Remind yourself of the times you have heard stories of beauty coming from despair and ugliness; remind yourself of the times it has happened in your own life! Reminding ourselves it has happened before helps us believe it can happen again. History does tend to repeat itself.
Now that you have stopped heaping the ashes upon your head and are beginning to look around, the grasp sadness has on you has begun to loosen. Once you begin to feel a little hope in the possibility of beauty, sadness weakens further. It is now you find you can stand and remove yourself from the dirt. Your strength is building, and you can step forward, leaving sadness behind even if it’s just for a moment. Those moments will get longer, and your strength will grow.
Now, more than ever, it is important to begin to train yourself to seek out the beauty around you. Some have kept gratitude journals to help them look for things to be grateful for each day. If you have studied resiliency, you may “hunt for the good stuff.” Regardless of what you call it, it is about learning to find beauty, no matter what you are going through. For example, my kids and I revel at the beauty of the morning sky and the colors of the desert mountains each morning as we head out for our day. The more you choose to trade in your ashes and instead put on a crown of beauty, the more your strength will increase and the more beauty you will find around you. Eventually, the moments of sadness are shorter, the misery seems a distant memory, and the times of contentment begin to grow. Soon you will realize that the beauty is completely independent of your circumstances. You can find beauty despite what is going on around you. This is when the joy comes.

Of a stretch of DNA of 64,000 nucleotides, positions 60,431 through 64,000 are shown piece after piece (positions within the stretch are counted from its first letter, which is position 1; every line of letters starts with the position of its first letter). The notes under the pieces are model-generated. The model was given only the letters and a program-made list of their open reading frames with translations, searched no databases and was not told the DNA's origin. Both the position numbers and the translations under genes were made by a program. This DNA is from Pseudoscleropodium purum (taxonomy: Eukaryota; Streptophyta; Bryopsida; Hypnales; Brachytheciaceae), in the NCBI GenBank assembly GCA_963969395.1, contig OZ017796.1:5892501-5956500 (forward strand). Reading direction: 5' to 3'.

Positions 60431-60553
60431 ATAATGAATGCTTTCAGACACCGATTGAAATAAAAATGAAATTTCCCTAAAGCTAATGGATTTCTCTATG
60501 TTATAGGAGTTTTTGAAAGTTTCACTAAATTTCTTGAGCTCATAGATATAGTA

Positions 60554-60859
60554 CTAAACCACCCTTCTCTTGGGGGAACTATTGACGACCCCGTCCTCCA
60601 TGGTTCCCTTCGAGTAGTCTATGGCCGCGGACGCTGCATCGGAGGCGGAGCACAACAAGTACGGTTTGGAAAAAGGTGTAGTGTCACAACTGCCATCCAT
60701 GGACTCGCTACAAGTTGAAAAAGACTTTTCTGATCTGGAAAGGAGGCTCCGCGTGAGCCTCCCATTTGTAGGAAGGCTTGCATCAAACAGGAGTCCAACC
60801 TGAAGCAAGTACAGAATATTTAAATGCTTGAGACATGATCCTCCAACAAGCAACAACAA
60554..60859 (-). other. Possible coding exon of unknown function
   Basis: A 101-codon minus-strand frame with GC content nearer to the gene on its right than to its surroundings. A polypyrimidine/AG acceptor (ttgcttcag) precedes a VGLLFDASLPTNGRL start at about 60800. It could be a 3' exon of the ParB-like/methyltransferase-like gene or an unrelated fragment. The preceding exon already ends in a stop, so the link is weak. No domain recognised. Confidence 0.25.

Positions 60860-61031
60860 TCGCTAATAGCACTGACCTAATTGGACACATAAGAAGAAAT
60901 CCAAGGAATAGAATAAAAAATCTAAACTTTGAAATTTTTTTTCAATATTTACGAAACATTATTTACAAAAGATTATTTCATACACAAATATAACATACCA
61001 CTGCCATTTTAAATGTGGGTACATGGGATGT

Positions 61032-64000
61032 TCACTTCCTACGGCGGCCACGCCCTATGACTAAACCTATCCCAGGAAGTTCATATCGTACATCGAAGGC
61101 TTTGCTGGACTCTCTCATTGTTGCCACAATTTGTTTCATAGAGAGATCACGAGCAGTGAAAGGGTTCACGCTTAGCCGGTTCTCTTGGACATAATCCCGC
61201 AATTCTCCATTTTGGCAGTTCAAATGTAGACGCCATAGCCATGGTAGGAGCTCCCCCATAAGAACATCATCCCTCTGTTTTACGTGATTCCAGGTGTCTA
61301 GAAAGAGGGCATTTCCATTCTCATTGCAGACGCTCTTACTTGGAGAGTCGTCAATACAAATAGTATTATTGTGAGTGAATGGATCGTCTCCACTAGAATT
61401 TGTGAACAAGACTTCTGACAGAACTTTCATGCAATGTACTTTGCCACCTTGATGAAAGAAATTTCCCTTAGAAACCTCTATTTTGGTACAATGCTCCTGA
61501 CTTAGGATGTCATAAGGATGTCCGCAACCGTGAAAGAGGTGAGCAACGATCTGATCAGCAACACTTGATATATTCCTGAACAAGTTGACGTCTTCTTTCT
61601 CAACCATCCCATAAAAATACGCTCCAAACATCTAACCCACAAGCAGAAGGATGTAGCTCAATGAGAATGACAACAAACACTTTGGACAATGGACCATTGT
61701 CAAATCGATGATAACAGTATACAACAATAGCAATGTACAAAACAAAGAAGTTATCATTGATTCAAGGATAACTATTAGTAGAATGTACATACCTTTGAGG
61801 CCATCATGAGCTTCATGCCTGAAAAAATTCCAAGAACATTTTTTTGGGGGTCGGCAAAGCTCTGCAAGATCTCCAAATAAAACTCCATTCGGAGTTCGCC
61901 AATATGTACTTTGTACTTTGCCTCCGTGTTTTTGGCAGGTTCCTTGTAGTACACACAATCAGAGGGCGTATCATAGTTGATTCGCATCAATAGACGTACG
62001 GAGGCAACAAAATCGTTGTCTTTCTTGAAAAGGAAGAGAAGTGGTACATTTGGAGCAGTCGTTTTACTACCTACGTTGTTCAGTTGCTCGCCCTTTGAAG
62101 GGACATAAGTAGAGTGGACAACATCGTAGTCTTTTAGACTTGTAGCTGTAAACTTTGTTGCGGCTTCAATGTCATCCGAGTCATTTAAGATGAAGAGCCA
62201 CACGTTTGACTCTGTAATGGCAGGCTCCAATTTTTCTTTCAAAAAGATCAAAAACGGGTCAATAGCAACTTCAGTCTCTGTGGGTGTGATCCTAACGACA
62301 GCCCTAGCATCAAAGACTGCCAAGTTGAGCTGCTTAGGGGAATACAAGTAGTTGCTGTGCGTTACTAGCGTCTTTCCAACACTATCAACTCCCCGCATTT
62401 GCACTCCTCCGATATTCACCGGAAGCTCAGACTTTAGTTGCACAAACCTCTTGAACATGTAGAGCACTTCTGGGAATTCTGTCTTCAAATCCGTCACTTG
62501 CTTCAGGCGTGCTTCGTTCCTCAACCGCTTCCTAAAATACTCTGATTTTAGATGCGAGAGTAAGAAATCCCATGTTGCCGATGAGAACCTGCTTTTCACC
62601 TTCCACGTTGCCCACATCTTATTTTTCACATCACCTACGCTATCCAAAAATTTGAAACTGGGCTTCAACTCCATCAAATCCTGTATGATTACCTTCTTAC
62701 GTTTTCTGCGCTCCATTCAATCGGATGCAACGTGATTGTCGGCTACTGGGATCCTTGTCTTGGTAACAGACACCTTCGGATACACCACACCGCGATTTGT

Does this mean you won’t find yourself feeling your old foe, sadness anymore? Of course not. But, instead of lost in its grip, it will now be like a quick handshake or catching a glimpse as you pass by. Now you are enveloped in the warmth of beauty rather than the dust and ashes of misery. Join me on this journey. All you need to do is buy your ticket of belief and eventually you will arrive at your destination.
What beauty have you exchanged your ashes for? Where have you seen this phenomenon in someone else’s life? Please share your stories with me below so we can encourage each other.
Cindy Seaton says
Allyson, your site is BEAUTIFUL! I love this blog post, it is well written and your words flow effortlessly. I wrote a book and called it Beauty from Ashes ( I didn’t realize Joyce Meyer had written a book with the same title). I found joy after many years of wrestling with God over my son’s diagnosis of severe autism. I had hoped for a miracle. Kyke is now 29 and when I accepted God’s will for Kyles life, he traded my mourning for JOY! God is good all the time! I hope your website will help others find that Joy ?
Thank you for your compliments and for sharing your story! Isn’t it interesting how sometimes God answers our prayers when we choose to change our attitudes? It may not have been the answer we wanted, but I bet you have touched many lives with sharing how you made it through!